A heated and at times bitter six-month labor dispute pitting waitresses against management continues to plague Cronin's Restaurant in Harvard Square.
The incessant legal battle between James D. Cronin, the owner of the restaurant, and waitresses there has been waged in several courts; it was not until May 9 that the court actions regarding the labor dispute and related strike apparently came to an end.
The dispute began when waitresses picketed the restaurant on Mt. Auburn St. demanding that Cronin recognize the newly founded Harvard Square Waitresses Organizing Committee (HSWOC) as the sole and inclusive bargaining agent for the waitresses in his employ.
The waitresses--who conducted a four-day picketing action while working their usual shifts--won recognition of their union. Excited about their own first victory, the waitresses at Cronin's expressed hope that others employed by restaurants around the square would become members of the HSWOC.
Members also hoped that Mayor Barbara S. Ackermann (then Cambridge City Councilwoman), who had contacted Cronin and urged him to recognize HSWOC, would become permanent members of the new union.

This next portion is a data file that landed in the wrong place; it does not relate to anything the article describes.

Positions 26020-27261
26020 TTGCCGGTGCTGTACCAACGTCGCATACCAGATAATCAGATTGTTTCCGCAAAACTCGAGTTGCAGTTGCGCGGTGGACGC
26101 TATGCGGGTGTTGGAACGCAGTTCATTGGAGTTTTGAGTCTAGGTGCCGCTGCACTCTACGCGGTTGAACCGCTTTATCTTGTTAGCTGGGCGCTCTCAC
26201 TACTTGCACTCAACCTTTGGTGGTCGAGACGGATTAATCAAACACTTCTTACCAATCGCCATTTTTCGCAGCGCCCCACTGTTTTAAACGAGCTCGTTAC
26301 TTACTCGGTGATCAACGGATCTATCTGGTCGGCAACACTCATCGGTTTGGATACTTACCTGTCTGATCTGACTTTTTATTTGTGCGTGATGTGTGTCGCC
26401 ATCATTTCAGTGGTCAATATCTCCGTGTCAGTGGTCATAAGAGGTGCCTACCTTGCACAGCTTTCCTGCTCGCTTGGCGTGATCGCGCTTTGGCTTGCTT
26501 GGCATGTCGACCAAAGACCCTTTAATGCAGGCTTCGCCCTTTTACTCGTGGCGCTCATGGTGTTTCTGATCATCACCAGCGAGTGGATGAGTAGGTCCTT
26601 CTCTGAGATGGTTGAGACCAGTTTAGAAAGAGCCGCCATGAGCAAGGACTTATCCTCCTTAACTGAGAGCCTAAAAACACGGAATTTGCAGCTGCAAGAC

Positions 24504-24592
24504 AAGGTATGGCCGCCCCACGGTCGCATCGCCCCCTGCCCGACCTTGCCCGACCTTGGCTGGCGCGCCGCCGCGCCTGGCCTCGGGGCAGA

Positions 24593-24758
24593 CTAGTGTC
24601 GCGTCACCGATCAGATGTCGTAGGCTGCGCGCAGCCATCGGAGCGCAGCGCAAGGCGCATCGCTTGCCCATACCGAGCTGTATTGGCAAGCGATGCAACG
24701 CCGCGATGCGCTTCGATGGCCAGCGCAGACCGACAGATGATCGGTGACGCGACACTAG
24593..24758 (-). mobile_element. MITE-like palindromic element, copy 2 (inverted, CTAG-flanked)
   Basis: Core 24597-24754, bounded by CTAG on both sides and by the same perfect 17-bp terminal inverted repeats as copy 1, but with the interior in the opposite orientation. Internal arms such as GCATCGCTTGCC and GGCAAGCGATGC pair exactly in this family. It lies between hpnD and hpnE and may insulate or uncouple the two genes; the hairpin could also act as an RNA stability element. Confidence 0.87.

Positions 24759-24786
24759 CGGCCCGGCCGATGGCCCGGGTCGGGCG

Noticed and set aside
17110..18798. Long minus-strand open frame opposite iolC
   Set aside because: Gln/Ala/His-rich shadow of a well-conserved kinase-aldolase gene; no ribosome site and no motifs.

The HSWOC waitresses optimistically entered negotiations with Cronin demanding:
*a wage increase from $1.10 per hour to a starting salary of $1.35 per hour which would rise to $1.50 per hour with seniority;
*time and a half for hours worked in excess of eight hours per day or forty hours per week;
*a 15 per cent tip included in the bill;
*a release from responsibility for unpaid checks;
*sick pay and health insurance;
*leaves of absence without loss of seniority;
*abolition of the uniform for which they must pay;
*a clause barring firing discrimination based on race, political activities, union activities or national origin;
*equal distribution of customers by number and protection by the management from harassment by customers.